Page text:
Furkhat did not admit that he is a member of the “World Uygur Congress.” But he defended the organization on overseas social media and participated in its activities.

Munawar told the Global Times that she knows nothing about what her son has done overseas and persuaded him not to get involved in any illegal activities. “I told him, if he wants me to go abroad, it must be via legal means and that he must not engage in illegal activities.”

Munawar believes Rebiya Kadeer, a separatist from Xinjiang, is a scum among the Uyghurs.

Furkhat claimed that the Chinese government harasses Muslim families in Xinjiang and they went abroad to seek asylum. 

However, according to Munawar, Furkhat’s father went to work in the US in 2006 and the children went to the US one after another within the next five years.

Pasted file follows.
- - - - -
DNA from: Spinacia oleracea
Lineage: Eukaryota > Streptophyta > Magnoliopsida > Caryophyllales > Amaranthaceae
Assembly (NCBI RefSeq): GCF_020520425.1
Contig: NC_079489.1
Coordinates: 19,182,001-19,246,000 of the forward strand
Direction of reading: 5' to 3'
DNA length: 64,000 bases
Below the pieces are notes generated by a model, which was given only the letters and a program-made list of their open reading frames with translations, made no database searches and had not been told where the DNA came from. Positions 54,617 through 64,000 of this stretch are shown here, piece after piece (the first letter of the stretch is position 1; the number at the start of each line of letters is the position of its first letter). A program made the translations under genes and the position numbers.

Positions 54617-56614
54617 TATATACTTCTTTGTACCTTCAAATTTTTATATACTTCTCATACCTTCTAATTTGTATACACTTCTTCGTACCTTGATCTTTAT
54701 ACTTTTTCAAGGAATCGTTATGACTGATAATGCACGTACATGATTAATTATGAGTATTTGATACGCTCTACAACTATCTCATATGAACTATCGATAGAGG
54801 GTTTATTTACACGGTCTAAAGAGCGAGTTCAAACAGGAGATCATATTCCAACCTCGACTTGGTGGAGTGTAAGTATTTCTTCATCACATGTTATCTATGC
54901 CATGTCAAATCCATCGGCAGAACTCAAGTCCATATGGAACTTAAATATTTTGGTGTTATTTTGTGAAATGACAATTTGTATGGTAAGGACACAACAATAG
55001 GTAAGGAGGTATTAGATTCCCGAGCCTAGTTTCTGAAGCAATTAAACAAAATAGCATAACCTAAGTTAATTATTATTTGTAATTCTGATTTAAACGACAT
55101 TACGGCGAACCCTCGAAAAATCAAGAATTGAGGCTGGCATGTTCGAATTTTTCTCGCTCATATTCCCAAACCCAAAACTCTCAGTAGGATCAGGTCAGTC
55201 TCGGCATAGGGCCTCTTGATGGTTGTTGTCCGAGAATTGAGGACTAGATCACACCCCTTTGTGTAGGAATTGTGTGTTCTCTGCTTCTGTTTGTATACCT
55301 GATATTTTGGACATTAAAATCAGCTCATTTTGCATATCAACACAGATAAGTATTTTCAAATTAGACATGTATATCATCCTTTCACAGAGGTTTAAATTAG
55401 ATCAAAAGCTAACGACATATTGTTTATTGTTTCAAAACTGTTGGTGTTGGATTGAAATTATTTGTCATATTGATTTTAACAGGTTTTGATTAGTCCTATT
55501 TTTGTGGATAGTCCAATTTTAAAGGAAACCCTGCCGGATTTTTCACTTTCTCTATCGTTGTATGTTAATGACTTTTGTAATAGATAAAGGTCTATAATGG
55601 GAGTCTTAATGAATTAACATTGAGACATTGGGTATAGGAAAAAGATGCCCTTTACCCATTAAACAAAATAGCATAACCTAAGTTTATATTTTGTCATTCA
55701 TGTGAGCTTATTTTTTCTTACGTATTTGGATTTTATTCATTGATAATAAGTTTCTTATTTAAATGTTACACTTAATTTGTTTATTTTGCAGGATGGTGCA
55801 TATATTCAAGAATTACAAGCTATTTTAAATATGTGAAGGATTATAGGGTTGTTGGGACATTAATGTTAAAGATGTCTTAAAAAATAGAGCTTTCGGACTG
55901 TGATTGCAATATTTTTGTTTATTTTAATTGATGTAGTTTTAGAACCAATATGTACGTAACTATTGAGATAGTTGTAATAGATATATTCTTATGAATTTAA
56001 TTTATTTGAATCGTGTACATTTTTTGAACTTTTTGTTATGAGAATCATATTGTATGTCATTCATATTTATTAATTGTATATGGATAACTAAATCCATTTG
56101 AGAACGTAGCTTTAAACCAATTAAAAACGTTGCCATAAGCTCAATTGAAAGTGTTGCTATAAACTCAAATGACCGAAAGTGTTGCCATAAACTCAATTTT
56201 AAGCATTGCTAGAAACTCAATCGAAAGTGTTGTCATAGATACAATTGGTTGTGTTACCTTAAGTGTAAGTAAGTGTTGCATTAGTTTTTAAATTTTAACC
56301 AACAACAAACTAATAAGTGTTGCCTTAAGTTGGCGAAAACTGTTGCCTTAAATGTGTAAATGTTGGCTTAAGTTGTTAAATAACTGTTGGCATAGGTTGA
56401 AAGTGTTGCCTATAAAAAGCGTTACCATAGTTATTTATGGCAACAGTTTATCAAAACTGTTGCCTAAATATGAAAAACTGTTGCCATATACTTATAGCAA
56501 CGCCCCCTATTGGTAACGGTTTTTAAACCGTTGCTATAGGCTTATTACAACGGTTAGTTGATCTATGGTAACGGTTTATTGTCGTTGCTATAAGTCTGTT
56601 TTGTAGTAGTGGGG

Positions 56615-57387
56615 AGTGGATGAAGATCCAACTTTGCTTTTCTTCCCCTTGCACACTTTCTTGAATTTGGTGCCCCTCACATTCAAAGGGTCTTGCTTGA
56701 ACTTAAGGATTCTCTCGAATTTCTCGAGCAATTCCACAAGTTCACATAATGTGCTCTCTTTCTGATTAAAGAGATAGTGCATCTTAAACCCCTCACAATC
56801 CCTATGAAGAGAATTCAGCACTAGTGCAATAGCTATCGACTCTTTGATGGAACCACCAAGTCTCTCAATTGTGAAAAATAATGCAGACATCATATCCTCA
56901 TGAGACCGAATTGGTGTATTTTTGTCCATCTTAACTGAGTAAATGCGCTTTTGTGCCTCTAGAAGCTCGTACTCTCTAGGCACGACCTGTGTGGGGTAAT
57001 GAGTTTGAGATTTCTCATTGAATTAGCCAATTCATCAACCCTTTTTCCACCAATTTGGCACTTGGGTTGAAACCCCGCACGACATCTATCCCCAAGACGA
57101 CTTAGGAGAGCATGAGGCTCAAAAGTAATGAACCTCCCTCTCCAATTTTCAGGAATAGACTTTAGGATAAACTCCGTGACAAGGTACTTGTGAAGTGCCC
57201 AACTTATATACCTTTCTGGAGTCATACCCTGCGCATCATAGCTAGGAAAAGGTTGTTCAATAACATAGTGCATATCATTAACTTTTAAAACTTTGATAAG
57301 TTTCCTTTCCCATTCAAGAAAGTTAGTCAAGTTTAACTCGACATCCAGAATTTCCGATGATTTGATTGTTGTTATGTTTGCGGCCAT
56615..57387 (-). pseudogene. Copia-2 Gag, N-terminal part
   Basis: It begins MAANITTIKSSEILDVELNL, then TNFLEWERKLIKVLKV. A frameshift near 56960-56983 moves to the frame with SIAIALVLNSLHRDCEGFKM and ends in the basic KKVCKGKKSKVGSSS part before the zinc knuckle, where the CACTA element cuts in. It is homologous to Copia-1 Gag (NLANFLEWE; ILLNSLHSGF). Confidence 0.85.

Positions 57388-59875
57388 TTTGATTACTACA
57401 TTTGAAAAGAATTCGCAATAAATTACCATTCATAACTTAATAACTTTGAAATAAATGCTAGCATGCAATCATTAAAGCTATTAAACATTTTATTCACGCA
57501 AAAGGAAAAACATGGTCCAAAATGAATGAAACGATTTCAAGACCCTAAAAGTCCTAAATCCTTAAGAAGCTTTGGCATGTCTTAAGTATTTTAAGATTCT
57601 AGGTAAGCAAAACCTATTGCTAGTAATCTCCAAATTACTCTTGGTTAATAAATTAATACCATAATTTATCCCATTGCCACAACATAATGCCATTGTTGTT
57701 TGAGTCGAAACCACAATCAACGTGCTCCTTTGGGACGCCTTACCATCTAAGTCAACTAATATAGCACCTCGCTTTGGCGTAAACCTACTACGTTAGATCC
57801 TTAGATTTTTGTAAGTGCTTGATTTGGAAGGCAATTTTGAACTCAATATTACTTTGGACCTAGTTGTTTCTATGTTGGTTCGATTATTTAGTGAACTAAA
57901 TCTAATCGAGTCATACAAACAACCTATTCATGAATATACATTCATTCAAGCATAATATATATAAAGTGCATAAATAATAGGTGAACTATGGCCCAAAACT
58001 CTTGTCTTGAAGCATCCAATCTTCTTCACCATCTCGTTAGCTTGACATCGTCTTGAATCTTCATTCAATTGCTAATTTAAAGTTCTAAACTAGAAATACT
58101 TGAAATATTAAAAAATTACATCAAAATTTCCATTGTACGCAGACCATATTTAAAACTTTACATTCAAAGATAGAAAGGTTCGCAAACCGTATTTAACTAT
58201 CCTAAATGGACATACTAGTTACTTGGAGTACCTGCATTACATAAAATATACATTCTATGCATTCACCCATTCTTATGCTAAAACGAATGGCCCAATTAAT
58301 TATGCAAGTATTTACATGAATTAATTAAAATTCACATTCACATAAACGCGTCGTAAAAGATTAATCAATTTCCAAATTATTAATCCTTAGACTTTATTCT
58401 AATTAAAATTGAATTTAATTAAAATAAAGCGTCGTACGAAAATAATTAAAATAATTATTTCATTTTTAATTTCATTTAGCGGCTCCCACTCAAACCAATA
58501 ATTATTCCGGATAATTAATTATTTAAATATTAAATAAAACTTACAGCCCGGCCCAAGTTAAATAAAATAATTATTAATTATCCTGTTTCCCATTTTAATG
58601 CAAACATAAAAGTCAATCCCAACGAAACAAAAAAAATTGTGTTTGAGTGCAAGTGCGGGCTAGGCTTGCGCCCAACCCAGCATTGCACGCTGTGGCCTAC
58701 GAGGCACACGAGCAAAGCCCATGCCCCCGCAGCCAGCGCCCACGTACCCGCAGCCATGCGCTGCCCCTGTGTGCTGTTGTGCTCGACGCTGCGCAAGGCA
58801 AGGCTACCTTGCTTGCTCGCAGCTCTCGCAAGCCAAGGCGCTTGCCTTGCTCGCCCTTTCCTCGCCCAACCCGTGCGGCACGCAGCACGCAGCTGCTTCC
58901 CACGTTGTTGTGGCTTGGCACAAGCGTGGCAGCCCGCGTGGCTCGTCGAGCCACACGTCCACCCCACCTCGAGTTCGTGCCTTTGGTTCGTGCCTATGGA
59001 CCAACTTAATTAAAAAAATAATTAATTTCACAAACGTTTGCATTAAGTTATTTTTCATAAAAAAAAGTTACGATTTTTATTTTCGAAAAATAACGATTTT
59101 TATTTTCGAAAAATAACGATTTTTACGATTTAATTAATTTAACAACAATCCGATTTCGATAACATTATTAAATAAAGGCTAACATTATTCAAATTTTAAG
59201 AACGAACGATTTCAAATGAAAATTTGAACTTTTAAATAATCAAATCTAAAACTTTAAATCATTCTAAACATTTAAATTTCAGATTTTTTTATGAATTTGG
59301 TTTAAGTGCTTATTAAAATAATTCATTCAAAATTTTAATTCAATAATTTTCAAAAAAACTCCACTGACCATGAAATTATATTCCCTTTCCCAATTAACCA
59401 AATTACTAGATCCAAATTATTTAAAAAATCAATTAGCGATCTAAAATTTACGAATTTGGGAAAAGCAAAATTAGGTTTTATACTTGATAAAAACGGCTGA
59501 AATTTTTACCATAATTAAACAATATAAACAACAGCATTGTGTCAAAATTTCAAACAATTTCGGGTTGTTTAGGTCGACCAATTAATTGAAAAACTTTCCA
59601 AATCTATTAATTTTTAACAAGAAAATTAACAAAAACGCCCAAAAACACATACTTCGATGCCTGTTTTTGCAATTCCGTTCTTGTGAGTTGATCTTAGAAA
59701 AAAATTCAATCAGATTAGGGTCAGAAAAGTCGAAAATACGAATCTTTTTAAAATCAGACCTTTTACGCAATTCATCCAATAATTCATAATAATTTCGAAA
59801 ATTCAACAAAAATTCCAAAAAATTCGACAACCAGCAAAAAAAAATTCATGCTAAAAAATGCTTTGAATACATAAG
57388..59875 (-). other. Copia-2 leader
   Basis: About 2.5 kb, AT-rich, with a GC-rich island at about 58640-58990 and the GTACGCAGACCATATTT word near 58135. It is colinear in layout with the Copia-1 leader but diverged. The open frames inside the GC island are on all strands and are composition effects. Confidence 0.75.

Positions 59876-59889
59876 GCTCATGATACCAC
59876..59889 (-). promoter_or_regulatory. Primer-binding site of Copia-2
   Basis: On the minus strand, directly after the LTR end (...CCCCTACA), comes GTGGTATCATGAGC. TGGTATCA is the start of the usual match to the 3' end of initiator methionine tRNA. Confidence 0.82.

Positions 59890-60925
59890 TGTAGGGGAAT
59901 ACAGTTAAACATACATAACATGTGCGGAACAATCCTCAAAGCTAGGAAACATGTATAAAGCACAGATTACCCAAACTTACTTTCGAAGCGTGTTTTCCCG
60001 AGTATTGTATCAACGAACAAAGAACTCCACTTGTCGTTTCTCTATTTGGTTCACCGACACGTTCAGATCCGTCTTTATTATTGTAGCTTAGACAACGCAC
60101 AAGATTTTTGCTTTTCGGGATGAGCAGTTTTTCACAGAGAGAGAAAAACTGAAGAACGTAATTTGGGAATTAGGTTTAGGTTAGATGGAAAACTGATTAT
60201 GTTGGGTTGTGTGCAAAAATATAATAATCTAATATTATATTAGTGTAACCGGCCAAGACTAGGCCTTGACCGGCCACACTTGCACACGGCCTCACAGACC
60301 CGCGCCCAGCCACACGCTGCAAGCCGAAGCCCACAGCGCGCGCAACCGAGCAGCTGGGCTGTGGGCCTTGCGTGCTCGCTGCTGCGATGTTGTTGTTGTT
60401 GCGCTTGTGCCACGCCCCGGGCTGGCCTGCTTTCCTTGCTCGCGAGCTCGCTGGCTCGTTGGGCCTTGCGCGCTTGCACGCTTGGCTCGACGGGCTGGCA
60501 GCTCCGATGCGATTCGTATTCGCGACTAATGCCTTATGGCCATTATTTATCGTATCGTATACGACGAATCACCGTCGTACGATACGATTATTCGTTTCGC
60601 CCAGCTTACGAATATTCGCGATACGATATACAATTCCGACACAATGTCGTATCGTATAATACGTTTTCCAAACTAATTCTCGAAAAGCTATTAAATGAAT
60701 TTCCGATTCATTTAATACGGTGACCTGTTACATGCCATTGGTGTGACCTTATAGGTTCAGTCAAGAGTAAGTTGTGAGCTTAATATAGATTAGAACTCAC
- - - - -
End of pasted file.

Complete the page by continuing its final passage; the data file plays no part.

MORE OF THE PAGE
Furkhat’s uncle Enwar Tursun told the Global Times that he used to be against all the children going to the US since Furkhat had good academic records and would have had a better future if he stayed in China and he can also take good care of his mother.  

“Furkhat, you are a smart boy. What you are doing is wrong. You will regret it!” Enwar said, insisting that the “World Uygur Congress” is a separatist organization. “As for Pompeo, I think he took advantage of my nephew, which is ignominious.”

Receiving help 

In order to rally support from the overseas separatist groups, Zumrat, Alapat, and Furkhat distorted the truth and played victims. Separatists from China’s Xinjiang share a common interest in hyping Xinjiang issues. “Detention” or “oppression” are the words usually mentioned by them.

The Global Times reporters did not find any oppression or detention of their relatives. Instead, family members of these so-called Uyghur activists are taken good care by the local residential communities.